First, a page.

McMaster: Trump's foreign policy approach is out of my 'comfort zone'
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President TrumpDonald John TrumpTrump passes Pence a dangerous buck Overnight Health Care — Presented by American Health Care Association — Trump taps Pence to lead coronavirus response | Trump accuses Pelosi of trying to create panic | CDC confirms case of 'unknown' origin | Schumer wants .5 billion in emergency funds Trump nods at reputation as germaphobe during coronavirus briefing: 'I try to bail out as much as possible' after sneezes MORE's national security adviser H.R. McMaster said in a new interview that the president's approach to foreign policy is out of his "comfort zone" and suggested that he has altered the international community's view of the U.S. — but not necessarily in a bad way.

McMaster, a three-star Army Lt. General, told The New York Times that the way Trump handles U.S. foreign policy "has moved a lot of us out of our comfort zone, me included." 

“The consensus view has been that engagement overseas is an unmitigated good, regardless of the circumstances,” said McMaster, who served in the wars in Afghanistan and Iraq. “But there are problems that are maybe both intractable and of marginal interest to the American people, that do not justify investments of blood and treasure.”


McMaster described the president's approach to world affairs, which is often critical of multilateral international agreements and trade deals, as "pragmatic realism."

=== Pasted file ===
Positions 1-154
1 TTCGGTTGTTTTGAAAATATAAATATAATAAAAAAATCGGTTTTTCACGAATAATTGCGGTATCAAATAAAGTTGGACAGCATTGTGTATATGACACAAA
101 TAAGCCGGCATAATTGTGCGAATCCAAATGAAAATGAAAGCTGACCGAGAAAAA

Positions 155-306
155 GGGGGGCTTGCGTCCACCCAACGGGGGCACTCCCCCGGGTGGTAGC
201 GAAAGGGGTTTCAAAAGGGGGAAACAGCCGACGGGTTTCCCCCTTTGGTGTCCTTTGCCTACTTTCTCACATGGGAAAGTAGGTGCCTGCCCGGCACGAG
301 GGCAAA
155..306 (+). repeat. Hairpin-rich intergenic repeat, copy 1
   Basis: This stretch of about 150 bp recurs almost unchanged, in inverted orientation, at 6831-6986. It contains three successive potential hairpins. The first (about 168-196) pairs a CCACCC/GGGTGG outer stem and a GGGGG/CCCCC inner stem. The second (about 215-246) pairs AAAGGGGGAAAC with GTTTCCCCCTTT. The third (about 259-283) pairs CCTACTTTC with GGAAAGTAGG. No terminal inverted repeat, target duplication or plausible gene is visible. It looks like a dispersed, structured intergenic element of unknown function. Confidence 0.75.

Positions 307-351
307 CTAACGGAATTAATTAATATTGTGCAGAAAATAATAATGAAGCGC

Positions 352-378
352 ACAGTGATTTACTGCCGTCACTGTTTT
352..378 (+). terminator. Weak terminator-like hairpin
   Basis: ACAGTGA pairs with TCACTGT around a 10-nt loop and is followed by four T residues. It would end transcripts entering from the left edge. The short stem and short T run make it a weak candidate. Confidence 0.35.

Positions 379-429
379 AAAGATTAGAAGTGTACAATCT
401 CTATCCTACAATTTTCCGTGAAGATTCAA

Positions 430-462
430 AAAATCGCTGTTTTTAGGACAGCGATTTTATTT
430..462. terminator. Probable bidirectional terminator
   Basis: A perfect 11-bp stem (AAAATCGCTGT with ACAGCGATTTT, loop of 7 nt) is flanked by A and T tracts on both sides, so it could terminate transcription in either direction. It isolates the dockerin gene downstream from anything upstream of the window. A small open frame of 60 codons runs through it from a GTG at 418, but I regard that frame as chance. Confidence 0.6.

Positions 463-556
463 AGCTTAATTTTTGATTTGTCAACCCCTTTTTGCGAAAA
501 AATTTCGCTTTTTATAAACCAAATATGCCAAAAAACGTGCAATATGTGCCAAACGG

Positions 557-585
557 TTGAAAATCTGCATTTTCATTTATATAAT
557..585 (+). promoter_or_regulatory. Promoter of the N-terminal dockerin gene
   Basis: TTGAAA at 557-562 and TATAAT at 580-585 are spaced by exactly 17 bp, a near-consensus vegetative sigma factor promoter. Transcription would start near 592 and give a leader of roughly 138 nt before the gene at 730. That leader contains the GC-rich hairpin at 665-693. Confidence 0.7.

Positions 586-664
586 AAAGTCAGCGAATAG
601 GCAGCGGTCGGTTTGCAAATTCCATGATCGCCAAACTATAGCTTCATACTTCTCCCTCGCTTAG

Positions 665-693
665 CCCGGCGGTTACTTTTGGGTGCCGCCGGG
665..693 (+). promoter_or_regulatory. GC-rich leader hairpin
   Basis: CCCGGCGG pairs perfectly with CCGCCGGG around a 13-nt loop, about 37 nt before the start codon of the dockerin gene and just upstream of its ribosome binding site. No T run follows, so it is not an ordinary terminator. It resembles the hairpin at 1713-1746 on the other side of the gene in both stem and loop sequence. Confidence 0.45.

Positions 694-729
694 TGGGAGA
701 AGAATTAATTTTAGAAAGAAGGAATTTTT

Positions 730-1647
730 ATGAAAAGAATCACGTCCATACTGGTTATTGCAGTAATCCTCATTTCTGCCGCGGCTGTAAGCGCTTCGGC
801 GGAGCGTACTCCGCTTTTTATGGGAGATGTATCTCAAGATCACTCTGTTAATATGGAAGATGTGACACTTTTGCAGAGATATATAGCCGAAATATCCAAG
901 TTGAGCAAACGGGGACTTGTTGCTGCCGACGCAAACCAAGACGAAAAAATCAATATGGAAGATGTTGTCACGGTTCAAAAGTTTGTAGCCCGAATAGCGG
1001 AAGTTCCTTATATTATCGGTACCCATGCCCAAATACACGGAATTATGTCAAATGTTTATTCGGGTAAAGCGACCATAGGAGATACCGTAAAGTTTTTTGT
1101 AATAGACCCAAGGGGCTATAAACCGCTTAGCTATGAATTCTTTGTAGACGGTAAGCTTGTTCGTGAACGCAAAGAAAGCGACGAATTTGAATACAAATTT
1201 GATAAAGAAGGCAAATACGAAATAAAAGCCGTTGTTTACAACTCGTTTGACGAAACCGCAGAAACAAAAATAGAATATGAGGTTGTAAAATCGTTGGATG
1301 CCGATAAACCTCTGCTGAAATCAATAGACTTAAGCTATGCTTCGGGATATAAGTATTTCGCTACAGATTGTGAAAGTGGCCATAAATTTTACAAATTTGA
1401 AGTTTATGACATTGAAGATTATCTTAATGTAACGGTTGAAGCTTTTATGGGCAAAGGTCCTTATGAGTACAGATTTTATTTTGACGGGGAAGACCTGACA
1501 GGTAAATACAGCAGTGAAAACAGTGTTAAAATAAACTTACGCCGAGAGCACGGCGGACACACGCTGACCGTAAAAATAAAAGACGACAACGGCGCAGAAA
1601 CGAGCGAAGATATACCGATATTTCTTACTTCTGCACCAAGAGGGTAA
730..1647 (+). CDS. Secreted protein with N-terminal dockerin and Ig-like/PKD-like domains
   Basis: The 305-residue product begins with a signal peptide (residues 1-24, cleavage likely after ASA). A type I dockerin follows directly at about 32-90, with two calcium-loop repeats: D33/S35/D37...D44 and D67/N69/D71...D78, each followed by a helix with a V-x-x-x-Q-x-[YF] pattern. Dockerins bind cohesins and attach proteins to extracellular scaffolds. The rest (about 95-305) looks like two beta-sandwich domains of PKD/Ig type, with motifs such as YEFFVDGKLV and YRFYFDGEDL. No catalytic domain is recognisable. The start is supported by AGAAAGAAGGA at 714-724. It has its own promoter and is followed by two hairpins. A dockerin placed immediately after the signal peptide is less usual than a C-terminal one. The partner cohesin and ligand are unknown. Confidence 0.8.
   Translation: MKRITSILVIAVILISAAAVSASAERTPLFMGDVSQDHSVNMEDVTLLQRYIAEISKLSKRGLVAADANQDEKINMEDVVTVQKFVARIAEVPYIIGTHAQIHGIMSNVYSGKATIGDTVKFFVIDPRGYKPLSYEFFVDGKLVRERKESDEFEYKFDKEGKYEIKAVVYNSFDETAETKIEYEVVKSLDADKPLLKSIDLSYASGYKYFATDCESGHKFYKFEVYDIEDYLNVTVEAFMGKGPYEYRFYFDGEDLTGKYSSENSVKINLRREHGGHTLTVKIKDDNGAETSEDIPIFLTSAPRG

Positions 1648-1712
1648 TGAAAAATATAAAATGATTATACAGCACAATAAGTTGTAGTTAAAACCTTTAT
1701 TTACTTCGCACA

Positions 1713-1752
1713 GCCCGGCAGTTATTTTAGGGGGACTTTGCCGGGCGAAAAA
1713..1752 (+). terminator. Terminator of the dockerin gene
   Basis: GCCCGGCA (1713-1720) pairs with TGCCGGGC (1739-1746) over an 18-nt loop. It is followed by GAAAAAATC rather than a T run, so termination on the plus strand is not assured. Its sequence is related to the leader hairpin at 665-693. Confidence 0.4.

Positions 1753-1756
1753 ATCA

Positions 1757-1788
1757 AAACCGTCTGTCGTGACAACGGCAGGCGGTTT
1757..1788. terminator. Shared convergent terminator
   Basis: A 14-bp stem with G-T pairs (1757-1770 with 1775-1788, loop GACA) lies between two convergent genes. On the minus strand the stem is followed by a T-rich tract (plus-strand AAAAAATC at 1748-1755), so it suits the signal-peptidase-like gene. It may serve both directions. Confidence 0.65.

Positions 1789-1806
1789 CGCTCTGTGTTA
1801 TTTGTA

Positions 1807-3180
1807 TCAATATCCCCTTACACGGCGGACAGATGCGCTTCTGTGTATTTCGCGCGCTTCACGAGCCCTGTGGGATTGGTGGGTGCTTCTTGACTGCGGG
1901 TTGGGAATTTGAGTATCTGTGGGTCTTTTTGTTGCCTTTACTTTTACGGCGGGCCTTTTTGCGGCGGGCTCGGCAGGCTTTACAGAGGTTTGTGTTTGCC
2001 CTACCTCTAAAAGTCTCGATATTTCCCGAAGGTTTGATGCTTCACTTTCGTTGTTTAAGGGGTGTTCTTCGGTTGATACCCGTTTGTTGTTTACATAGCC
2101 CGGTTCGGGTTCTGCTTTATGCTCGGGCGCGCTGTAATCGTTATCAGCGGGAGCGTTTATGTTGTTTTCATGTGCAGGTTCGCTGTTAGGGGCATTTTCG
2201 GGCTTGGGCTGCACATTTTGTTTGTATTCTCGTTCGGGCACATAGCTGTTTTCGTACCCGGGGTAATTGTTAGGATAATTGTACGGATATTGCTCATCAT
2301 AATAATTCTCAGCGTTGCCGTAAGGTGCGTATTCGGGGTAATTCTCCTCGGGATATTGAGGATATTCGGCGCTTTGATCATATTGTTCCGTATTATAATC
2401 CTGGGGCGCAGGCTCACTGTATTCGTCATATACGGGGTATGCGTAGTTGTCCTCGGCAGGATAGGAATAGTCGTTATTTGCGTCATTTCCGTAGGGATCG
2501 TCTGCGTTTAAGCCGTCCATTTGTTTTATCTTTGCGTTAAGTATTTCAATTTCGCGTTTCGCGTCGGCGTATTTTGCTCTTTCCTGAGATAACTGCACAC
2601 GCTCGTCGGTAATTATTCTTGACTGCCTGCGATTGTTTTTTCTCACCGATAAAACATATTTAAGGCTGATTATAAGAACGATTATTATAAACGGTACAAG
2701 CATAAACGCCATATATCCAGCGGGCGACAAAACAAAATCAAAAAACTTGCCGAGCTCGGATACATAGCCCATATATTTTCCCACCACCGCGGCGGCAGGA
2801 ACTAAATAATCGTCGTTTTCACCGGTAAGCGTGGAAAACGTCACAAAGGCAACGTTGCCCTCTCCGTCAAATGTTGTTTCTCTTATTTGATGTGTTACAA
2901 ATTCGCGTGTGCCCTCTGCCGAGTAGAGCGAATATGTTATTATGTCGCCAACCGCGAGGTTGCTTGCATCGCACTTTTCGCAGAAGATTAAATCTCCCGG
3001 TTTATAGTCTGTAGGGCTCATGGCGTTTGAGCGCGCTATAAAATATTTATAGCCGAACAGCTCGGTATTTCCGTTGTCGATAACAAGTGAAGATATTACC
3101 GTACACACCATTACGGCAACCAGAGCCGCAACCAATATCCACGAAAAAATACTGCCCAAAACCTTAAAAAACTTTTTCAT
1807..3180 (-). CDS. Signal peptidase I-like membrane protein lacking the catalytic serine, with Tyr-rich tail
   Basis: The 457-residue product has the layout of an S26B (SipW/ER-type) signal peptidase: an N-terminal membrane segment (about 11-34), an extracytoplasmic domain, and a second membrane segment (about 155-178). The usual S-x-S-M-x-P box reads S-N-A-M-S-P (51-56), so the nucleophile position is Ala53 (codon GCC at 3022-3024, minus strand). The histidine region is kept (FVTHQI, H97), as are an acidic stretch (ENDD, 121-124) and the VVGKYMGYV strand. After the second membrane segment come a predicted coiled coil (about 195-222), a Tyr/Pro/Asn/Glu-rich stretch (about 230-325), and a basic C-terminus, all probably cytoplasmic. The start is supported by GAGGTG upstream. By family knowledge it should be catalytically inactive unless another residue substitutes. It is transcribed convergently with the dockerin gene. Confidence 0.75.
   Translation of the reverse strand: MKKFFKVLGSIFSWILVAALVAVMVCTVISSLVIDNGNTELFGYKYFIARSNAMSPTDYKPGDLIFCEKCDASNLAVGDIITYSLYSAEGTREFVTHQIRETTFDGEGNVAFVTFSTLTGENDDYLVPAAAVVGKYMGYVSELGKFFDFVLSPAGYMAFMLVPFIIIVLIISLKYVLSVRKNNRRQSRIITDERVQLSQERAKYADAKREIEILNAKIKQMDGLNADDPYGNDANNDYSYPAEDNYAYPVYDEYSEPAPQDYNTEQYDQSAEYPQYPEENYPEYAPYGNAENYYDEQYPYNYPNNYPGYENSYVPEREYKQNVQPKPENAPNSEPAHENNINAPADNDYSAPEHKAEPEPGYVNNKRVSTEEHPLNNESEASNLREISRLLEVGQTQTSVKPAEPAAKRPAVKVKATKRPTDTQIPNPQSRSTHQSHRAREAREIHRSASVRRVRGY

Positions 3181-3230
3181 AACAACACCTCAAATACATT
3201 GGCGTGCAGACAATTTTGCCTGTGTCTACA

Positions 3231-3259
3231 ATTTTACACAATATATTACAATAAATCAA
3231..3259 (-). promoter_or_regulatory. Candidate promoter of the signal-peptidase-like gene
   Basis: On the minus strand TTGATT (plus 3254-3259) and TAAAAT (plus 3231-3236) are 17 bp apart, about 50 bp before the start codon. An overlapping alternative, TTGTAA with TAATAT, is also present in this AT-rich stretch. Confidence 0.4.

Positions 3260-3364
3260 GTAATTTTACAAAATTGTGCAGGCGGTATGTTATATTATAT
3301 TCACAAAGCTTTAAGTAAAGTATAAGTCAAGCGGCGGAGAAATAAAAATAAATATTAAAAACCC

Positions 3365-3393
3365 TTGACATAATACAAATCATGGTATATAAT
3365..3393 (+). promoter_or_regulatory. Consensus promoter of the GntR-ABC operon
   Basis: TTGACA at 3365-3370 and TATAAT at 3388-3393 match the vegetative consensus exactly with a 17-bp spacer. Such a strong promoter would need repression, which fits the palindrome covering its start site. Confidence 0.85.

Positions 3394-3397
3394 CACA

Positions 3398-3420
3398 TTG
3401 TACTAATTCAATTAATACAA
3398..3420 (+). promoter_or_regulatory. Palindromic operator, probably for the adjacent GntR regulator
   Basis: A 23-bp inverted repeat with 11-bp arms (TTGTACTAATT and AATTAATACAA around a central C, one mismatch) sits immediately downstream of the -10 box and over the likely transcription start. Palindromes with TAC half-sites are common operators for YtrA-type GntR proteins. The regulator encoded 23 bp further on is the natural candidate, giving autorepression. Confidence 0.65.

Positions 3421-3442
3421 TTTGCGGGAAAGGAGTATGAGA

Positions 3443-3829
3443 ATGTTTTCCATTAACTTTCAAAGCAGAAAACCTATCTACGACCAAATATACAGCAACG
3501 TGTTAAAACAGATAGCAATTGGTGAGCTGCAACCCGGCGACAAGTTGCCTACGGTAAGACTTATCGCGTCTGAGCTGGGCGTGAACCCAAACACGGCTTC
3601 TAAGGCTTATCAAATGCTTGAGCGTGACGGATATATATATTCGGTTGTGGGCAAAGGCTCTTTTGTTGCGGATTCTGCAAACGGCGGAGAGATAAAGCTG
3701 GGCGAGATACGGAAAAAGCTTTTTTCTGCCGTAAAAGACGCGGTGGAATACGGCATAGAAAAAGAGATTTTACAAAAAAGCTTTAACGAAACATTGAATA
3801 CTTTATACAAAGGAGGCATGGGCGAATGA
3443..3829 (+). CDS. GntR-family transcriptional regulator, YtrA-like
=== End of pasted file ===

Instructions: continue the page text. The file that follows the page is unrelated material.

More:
McMaster has advised Trump through several high-stakes situations during his first year, including nuclear provocations coming from North Korea, which the president has met with threatening rhetoric and demands that the country dismantle its nuclear program. 

McMaster has also supported Trump in taking firm stances against foreign entanglements such as the Iran nuclear deal, a holdover from the Obama administration.

He acknowledges the impact of the president's "America first" stance on diplomacy.

“Some people have described him as disruptive. They're right. And this is good — good because we can no longer afford to invest in policies that do not advance the interests and values of the United States and our allies," McMaster said in May.